Although we don't believe in timing the market or panicking over market movements, we do like to keep an eye on big changes -- just in case they're material to our investing thesis.
Quarterly revenue rose 75.4% year over year to $633.9 million, which translated to adjusted earnings per diluted share of $0.99. Analysts, on average, only expected earnings of $0.70 per share on sales of $580.3 million.
Why it's happening
During the quarterly conference call, however, GoPro management said it expects current-quarter revenue of between $330 million and $340 million, representing growth of 42% at the midpoint. And primarily given continued investments in research and development -- expenses that almost doubled on a year-over-year basis in the fourth quarter, to $46.1 million -- GoPro anticipates first-quarter earnings per share of $0.15 to $0.17. By contrast, while Wall Street only modeled revenue of $324.8 million in the quarter, it was looking for earnings at the higher end of GoPro's expected range.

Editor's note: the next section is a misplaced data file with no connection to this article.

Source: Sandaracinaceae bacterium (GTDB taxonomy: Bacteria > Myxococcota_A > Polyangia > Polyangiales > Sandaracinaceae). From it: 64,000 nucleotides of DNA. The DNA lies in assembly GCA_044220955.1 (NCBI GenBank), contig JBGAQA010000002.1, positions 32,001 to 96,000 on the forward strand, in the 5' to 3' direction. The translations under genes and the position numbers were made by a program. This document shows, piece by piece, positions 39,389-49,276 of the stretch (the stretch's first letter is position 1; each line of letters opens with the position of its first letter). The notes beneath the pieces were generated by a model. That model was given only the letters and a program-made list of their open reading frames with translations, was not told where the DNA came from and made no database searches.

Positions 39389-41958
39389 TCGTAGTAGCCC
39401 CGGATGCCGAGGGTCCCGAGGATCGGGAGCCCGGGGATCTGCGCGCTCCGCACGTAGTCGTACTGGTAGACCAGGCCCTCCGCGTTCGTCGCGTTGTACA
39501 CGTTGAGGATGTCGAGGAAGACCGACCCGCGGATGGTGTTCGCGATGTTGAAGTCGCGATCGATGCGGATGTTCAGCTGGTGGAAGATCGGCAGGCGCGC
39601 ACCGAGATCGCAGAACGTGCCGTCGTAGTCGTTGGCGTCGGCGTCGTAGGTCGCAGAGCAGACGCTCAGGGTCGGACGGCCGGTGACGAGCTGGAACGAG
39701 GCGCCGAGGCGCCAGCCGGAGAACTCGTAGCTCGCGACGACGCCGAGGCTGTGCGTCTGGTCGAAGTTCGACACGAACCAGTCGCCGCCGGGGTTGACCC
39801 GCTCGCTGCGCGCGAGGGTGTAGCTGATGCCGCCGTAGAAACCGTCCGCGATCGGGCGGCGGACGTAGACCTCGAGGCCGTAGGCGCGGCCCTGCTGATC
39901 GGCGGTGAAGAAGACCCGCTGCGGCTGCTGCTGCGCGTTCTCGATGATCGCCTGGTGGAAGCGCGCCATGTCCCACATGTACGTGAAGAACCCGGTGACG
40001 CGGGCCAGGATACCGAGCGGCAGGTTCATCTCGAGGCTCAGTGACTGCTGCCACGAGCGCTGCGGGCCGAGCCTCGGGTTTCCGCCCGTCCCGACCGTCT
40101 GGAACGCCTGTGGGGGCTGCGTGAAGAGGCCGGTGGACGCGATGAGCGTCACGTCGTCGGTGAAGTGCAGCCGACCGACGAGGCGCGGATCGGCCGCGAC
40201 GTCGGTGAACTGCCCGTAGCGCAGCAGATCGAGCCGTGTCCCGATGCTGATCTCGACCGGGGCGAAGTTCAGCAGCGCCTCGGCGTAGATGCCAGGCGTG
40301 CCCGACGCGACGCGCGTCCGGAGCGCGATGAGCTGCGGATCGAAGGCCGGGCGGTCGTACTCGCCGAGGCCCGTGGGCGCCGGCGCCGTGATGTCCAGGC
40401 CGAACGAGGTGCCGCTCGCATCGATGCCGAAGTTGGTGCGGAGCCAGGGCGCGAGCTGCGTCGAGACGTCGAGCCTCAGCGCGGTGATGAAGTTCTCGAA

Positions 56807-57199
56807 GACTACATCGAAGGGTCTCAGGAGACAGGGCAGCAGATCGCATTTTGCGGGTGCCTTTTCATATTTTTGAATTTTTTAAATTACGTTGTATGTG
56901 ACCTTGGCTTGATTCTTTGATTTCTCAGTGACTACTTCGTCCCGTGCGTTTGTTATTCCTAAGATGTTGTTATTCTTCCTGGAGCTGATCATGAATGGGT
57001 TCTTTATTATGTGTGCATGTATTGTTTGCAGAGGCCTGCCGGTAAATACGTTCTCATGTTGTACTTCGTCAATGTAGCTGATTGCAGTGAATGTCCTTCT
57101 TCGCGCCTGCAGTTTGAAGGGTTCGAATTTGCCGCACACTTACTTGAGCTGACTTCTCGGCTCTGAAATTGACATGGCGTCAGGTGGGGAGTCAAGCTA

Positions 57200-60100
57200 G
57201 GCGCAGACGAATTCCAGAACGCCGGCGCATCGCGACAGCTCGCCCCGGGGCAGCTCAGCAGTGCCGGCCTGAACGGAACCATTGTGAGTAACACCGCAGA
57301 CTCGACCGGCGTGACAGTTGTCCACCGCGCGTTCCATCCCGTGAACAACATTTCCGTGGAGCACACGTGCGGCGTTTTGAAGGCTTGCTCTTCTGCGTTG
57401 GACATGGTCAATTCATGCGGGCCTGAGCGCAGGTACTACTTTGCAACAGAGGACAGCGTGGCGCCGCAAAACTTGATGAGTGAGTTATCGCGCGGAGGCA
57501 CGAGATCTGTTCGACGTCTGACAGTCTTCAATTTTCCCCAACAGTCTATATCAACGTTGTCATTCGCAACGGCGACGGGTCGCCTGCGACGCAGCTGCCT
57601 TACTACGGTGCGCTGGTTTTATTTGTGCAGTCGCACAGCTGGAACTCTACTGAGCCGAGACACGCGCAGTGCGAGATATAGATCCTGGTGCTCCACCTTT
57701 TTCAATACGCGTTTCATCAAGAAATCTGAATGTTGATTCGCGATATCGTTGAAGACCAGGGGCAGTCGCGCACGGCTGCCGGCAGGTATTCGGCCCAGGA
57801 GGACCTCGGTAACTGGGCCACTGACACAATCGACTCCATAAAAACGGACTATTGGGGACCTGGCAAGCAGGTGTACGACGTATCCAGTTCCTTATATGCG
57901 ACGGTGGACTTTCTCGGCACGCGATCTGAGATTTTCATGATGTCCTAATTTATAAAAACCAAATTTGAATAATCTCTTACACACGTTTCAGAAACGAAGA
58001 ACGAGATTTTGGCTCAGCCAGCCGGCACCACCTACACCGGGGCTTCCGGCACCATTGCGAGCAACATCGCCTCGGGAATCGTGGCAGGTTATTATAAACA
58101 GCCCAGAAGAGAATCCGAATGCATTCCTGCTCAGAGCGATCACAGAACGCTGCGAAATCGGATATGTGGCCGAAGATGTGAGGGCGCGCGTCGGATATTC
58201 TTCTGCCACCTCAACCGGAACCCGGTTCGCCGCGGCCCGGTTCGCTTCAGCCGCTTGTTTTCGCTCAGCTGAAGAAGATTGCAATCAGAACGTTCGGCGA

Separately, GoPro revealed in an SEC filing that Chief Operating Officer Nina Richardson tendered her resignation on Feb. 2, to be effective as of Feb. 27. During the conference call, both GoPro CEO Nicholas Woodman and Richardson herself insisted her three-year stint is ending on good terms. According to Woodman, now that Richardson has helped GoPro successfully scale its operations in product development, she's leaving "to pursue board roles and other opportunities."
In the end, perhaps the market expected more in the first quarter from GoPro, which has also yet to recognize meaningful revenue from its impending transition to a "media" company. But all things considered -- and keeping in mind it crushed even its own expectations in the fourth quarter -- I'm encouraged that GoPro's core market appears to be as strong as ever.